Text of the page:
All through Lent we’re exploring the idea that the affirmation of humanity is an act of resistance. This is especially true when the humanity being affirmed is attacked, belittled, or marginalized by systems of power. In these conversations, we are often inspired by Dr. Bob Ekblad, Associate Professor of Old Testament Studies, whose work with Tierra Nueva and The People’s Seminary has helped many people live into new, liberating ways of reading Scripture and practicing their faith.

If you’ve ever met Bob, you know that he is a man of apparent contradictions. He speaks with a calm gentleness, meaning you might miss the pointed fierceness of his indictments of oppressive powers. One moment he’s decrying the injustice of nationalistic capitalism, and the next he’s leading a charismatic prayer for healing.

But the more you get to know him, you realize these aren’t contradictions for Bob. His political and social convictions are intimately connected to and informed by his vibrant faith in a God who is near and active in human affairs, especially in places of injustice and marginalization. It wasn’t always this way, though. In the post-9/11 atmosphere of fear and distrust of outsiders, Bob often felt like his faith had nothing to offer those who most needed good news. He was intrigued by Christians who spoke of miracles and prayed for healing, but he knew that those more charismatic circles were so often connected with harmful conservative and nationalist politics. The chasm between Christianity and social justice felt devastatingly vast.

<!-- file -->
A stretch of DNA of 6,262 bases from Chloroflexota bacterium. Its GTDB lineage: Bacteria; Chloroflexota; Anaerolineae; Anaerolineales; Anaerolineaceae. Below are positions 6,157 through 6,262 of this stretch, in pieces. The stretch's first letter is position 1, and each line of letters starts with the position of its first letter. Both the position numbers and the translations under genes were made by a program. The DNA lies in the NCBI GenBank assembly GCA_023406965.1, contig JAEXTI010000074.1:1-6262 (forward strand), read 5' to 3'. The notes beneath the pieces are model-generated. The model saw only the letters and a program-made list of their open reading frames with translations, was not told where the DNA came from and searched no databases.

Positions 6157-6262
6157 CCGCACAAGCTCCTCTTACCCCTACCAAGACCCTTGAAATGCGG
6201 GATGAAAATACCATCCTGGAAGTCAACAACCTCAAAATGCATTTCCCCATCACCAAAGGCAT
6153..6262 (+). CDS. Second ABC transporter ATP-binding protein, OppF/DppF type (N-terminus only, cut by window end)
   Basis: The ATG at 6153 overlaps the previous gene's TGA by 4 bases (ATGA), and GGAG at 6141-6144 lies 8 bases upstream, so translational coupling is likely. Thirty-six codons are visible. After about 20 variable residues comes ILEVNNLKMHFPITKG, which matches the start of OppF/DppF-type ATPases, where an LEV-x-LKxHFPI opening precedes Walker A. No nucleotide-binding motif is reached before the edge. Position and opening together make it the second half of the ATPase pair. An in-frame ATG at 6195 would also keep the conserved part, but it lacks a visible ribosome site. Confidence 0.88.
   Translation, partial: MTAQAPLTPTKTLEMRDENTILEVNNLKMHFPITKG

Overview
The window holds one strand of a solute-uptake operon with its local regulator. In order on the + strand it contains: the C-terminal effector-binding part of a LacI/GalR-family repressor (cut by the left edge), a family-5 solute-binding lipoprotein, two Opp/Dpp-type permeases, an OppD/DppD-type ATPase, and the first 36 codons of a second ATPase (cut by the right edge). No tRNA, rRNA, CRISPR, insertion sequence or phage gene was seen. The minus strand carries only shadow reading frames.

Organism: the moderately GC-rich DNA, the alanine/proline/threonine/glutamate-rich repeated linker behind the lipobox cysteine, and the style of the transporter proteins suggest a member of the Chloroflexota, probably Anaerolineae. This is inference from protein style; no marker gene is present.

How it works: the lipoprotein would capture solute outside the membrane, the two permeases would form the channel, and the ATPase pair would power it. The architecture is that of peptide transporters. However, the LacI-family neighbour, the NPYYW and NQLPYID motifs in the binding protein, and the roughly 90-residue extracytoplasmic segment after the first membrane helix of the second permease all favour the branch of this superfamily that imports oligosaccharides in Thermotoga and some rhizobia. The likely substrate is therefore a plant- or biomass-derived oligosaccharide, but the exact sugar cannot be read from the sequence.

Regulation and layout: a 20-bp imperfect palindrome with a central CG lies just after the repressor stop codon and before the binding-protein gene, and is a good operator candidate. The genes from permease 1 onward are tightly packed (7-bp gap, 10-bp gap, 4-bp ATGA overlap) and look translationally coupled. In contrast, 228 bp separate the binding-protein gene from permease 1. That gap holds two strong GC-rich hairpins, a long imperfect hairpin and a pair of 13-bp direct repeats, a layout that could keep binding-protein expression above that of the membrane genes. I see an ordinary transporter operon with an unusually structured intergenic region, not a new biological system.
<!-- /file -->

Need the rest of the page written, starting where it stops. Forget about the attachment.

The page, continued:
“The evangelical and charismatic churches would be promoting the Reagan and Bush administrations’ policies, always dismissing everything we had to say,” says Bob. “We’d speak in churches and people would just oppose us. So we were getting more and more frustrated and feeling quite antagonistic toward the United States.”

Bob’s journey of working to reconcile that divide is chronicled in this documentary from the Wind Vane Project, a short film series “exploring the crossroads of God’s presence in our lives and justice on the earth.” The film offers an overview of Bob’s story, documenting the progression of his faith, his encounters with both liberation theology and the charismatic movement, and his work in Washington and around the world.

“The places of deepest brokenness and marginalization everywhere in the world require a united body of Christ.”

This is a beautiful, compelling film, and it reminds us that a meaningful pilgrimage is not just about leaving home embark on something new; there is, eventually, a return to service. For Bob and Gracie Ekblad, that meant returning to the United States to work within the Church instead of outside it, helping to foster reconciliation in places that had been divided for too long.

“In our ministry, God is doing a work where word—reading Scriptures for good news at the margins—spirit—the gifts of the Holy Spirit, moving in the power of the Holy Spirit—and street—justice, advocacy, peacemaking, confronting the powers, standing with the downtrodden—those three pieces we feel called to champion together, in a united way,” says Bob. “We see that the places of deepest brokenness and marginalization everywhere in the world require a united body of Christ. So we feel called to a ministry of reconciliation, and there’s a need for repentance on lots of fronts. We needed to repent of all of our judgements, harsh judgements against evangelicals and charismatics. And churches that endorse the status quo need to repent of that and be about Jesus and the kingdom of God. Without that happening, we’re going to see increasing division and ineffective ministry, because the body of Christ isn’t going to be trusted around the world.”

Our thanks to filmmaker Fred Sprinkle and the Wind Vane Project for helping tell Bob’s story, and for offering a compelling picture of a vibrant, active faith that does not shy away from the darkest injustices in our world. You can learn more about their project here, and more about Bob and Gracie Ekblad and their work here.